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High Desert Chronicle - Chapter 11 - Terlingua

44275896-Sunrise+on+the+ChisosThe man sleeping on the iron bed on the porch was in the brain fuzzy state between sleep and consciousness.  He could feel eyes watching him.  Cold, black, unfeeling eyes burning a hole in him from the foot of the bed.  As sleep retreated the man tried to think what lay close at hand for a weapon. He cracked his right eye open just a bit and through the narrow slit he saw a tin ashtray on the windowsill along with a Bic lighter sitting on top of a box of Marlboro Lights.  “Not much to work with”  he thought. “Best to go with the shock and awe plan I reckon.”  In one swift motion, he reached for the pack of cigarettes and lighter, hurling them toward the end of the rickety iron bedstead as he sat upright. “Get off the damned bed!” he roared.

The Rhode Island Red rooster that had been perched on the bottom railing exploded in a burst of mahogany red chicken indignation and swiftly retreated off the porch into the dust of the front yard.  The man continued to berate the rooster who was now strutting across the yard 10 feet away, all feather fluffed with rooster rancor and clucking his displeasure. “Damn you to hell Hatchet Jack!  I have told you and told you to stay off the bed!  Just keep it up chicken and you are going to end up in my stockpot before it is all over.”

The man swung his bare feet to the floor and paused for a few seconds to gauge his stability.  Reaching down to the floor, he retrieved the pair of cut-off Wranglers and fished the Altoids tin from the right front pocket.  In a routine that had become rote, he opened the tin and examined the contents. One brass key to his Army footlocker, one round of 45 ACP 230gr hardball because you always save the last round for yourself, 2 silver nickels, 2 silver dimes and 2 silver quarters.   Had it not been for the Hatchet Jack episode, he could have gotten by with the silver dimes today. As it was, he figured the silver nickels would balance things out just about right.  He picked up each nickel in turn, blew it off and carefully placed one in each ear and made sure they were held firmly in place by ear cartilage. Folks emboldened in the past to ask the purpose of the coins were told matter of factly that they were ‘necessary to balance out his brain and prevent dizzy spells.’ Further explanation was not forthcoming.

He pulled on the cut off Wranglers and a sleeveless  yellow t-shirt emblazoned with a Gadsden flag on the front and shook out the Bates M6 boots before he slid them on his sockless feet and zipped them up the side.  Standing up, he  retrieved the Smith & Wesson 25-2 revolver in 45ACP from under the pillow on the bed.  He waggled the pistol in Hatchet Jack’s direction “If you’ve a mind to flog me when I step down off this porch, I would be reconsidering that plan Mr. Chicken.  Super Soul will be here before the sun gets up good and we have snakes to snag.” He slid the 25-2 into a worn El Paso Saddlery Austin holster on his right hip.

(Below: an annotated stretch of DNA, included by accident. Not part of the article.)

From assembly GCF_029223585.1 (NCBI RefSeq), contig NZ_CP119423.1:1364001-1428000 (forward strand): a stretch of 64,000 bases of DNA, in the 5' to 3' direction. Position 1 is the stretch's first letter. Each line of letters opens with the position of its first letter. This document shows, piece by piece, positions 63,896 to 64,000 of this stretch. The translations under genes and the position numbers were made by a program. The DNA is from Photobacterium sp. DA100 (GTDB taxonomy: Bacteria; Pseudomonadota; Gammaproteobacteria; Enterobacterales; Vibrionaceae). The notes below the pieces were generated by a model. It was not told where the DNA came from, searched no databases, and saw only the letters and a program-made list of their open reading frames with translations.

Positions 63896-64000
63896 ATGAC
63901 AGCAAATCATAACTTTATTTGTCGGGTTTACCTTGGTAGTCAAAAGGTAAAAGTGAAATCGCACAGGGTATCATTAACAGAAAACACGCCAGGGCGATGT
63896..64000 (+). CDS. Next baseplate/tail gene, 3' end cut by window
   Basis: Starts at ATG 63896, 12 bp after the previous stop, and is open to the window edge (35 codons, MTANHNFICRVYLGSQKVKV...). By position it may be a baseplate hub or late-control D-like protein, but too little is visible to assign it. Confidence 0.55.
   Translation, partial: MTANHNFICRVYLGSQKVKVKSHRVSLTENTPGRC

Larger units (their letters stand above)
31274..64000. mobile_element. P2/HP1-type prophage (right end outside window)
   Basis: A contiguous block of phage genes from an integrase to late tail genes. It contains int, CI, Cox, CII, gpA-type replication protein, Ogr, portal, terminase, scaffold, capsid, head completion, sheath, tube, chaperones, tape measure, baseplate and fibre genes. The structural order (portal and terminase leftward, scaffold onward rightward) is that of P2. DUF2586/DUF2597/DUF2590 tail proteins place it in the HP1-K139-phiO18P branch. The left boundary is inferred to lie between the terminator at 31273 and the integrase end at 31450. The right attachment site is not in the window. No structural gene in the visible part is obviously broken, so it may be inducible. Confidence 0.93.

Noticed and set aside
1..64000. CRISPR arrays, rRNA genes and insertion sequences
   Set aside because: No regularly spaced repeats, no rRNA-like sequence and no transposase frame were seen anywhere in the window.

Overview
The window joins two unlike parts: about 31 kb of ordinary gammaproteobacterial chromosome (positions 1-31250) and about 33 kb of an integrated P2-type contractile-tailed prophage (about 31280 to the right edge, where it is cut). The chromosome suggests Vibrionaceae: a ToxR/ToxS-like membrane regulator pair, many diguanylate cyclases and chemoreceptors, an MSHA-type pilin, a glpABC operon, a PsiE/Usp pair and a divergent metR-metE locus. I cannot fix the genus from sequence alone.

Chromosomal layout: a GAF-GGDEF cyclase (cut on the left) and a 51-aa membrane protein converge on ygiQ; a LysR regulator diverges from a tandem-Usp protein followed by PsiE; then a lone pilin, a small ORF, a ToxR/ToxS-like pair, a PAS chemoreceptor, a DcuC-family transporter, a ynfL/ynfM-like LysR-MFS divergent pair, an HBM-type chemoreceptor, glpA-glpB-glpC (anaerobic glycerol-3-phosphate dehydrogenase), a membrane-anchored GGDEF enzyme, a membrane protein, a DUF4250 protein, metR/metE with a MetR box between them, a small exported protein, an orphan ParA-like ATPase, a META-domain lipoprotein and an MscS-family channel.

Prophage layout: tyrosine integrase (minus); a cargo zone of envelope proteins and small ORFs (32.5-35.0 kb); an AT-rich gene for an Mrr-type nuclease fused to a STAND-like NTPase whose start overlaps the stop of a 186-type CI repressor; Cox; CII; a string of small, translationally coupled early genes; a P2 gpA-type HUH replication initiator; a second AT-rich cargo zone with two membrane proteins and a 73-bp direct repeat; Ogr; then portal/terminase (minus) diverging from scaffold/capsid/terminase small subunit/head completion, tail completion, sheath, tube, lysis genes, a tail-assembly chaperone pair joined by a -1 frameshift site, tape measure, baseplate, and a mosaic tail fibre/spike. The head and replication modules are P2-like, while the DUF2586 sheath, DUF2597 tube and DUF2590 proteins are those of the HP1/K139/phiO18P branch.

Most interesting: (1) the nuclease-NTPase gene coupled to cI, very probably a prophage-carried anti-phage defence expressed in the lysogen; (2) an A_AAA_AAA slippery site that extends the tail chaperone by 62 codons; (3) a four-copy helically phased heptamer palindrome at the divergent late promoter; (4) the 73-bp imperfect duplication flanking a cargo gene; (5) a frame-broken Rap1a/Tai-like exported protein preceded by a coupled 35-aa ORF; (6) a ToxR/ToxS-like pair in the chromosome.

The man stepped down off the porch and walked to the old stone cistern that was a short distance to the side of the RV.   He had knocked a hole in the side of the cistern about 6″ off the ground as big as a softball.  Snakes found it irresistible.  The cistern was 3′ tall, rising to an open conical top and another 4′ was below ground level making for a dark cool environment year around.  The snakes would crawl through the hole in the side and then fall the 4′ to the bottom of the cistern to be trapped with their snake brothers and sisters.  The man picked up the rod and reel and climbed the short ladder to the top of the cistern.  His first two attempts to snag a snake were fruitless.  Looking down at Hatchet Jack,  he muttered “He says you fish poorly Pilgrim.”   Successful on the next attempt,  the man carefully reeled in a 3′ Black-tail rattlesnake.  He gingerly removed the rattler from the barbless hook and put him in the trashcan next to the cistern that was lined with a heavy duty plastic bag.  11 more times he lowered the hook into the cistern and finally quit when he had six Western Diamondbacks and Black-tails in the plastic bag.  “That oughta be twenty foot of snakes silly chicken.  Super Soul should be a happy camper when he puts his eye on that sackful.”